Avoid pandering to lurid curiosity, even if others do.

Marginalization is Maintained by the Media. So is tyranny.

Portraying police officers who murder unarmed Black people as victims of “social unrest” contributes to the loss of Black lives and ensures that more will be lost.

Portraying autistic children and adults as burdens lacking autonomy and a voice contributes to the loss of autistic lives and ensures that more will be lost.

I am a Black, Indigenous, and Latinx autistic man. My survival depends on the integrity of journalists. My survival depends on the public offering a challenge to the media every time they dehumanize Black and Brown and Autistic lives.

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5 Responses

  1. Are you willing or able to suggest things I should do to help solve the issue of police brutality?

    I feel like most of the things I could do are either futile or counterproductive.

    Recently, there was a protest in my city for Black Lives Matter, and I felt guilty about not going, but I don’t feel comfortable leaving the house during Coronavirus.

    My parents aren’t engaged in activism at all, it’s always somebody else’s problem for them. I can never tell what they are going to say, either. One minute they’ll talk as if anyone who disagrees with a protest is mad, then the next they’ll say something palpably ignorant about ethnic minorities.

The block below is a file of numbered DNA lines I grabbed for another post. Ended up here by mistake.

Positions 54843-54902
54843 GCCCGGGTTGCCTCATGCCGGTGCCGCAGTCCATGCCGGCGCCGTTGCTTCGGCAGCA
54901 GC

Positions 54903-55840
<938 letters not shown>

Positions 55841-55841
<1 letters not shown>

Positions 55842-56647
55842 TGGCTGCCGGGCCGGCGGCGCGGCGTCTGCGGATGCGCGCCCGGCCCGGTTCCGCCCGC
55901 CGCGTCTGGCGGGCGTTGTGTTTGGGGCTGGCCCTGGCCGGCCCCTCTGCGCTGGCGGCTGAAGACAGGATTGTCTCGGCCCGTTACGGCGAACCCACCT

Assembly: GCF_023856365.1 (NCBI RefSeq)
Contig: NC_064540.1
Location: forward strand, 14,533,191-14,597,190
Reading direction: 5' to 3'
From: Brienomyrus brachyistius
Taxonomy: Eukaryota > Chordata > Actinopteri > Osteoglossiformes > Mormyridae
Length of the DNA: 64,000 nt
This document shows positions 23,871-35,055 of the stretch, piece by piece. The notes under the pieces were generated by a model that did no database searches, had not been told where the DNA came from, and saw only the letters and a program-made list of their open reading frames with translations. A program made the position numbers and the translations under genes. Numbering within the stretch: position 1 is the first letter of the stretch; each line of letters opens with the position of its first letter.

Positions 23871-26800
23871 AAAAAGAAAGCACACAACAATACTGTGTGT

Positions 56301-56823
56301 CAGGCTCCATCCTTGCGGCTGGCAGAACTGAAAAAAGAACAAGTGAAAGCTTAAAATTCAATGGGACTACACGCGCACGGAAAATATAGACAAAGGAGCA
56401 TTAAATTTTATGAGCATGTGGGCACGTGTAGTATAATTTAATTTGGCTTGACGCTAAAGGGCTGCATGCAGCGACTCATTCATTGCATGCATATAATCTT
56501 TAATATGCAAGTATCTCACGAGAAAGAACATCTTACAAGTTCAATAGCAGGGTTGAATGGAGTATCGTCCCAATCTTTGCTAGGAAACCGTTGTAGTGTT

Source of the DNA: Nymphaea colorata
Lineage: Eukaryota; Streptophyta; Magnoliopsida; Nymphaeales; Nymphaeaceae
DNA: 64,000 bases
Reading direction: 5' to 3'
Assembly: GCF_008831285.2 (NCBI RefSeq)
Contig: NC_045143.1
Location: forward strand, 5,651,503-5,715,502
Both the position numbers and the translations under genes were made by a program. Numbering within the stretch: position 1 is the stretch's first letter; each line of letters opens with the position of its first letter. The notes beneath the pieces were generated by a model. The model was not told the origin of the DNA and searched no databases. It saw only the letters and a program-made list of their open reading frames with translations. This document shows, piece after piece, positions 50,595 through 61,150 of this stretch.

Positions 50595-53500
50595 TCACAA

1. Sometimes the best activism comes through utilizing the current mediums that are available, just as we use the internet now.

      I can tell you have a brave heart, and if you can not go out and protest (as many can’t ) especially those who are immunocompromised and high risk, then the best way to help a movement is to share positive things about the movement, the same way a great way to help autistic individuals is to share positive information about autistics and Ensure that we dispel myths about autism.

      I have met many good and bad officers in my life, at times it seems that there are more bad than good, but the best way that you can support the peaceful side of protesting and a movement to better the life of many and establish equity in this world, is to share helpful things and raise awareness about police brutality and human rights.

      The same way it’s good to share positive messages and things that teach people about autistic people, anf when you keep the conversation going about marginalized groups and those in need, that too is advocacy.

      Never forget.

      “We all do our part in this world that we all share, just because you can’t march doesn’t mean you don’t care”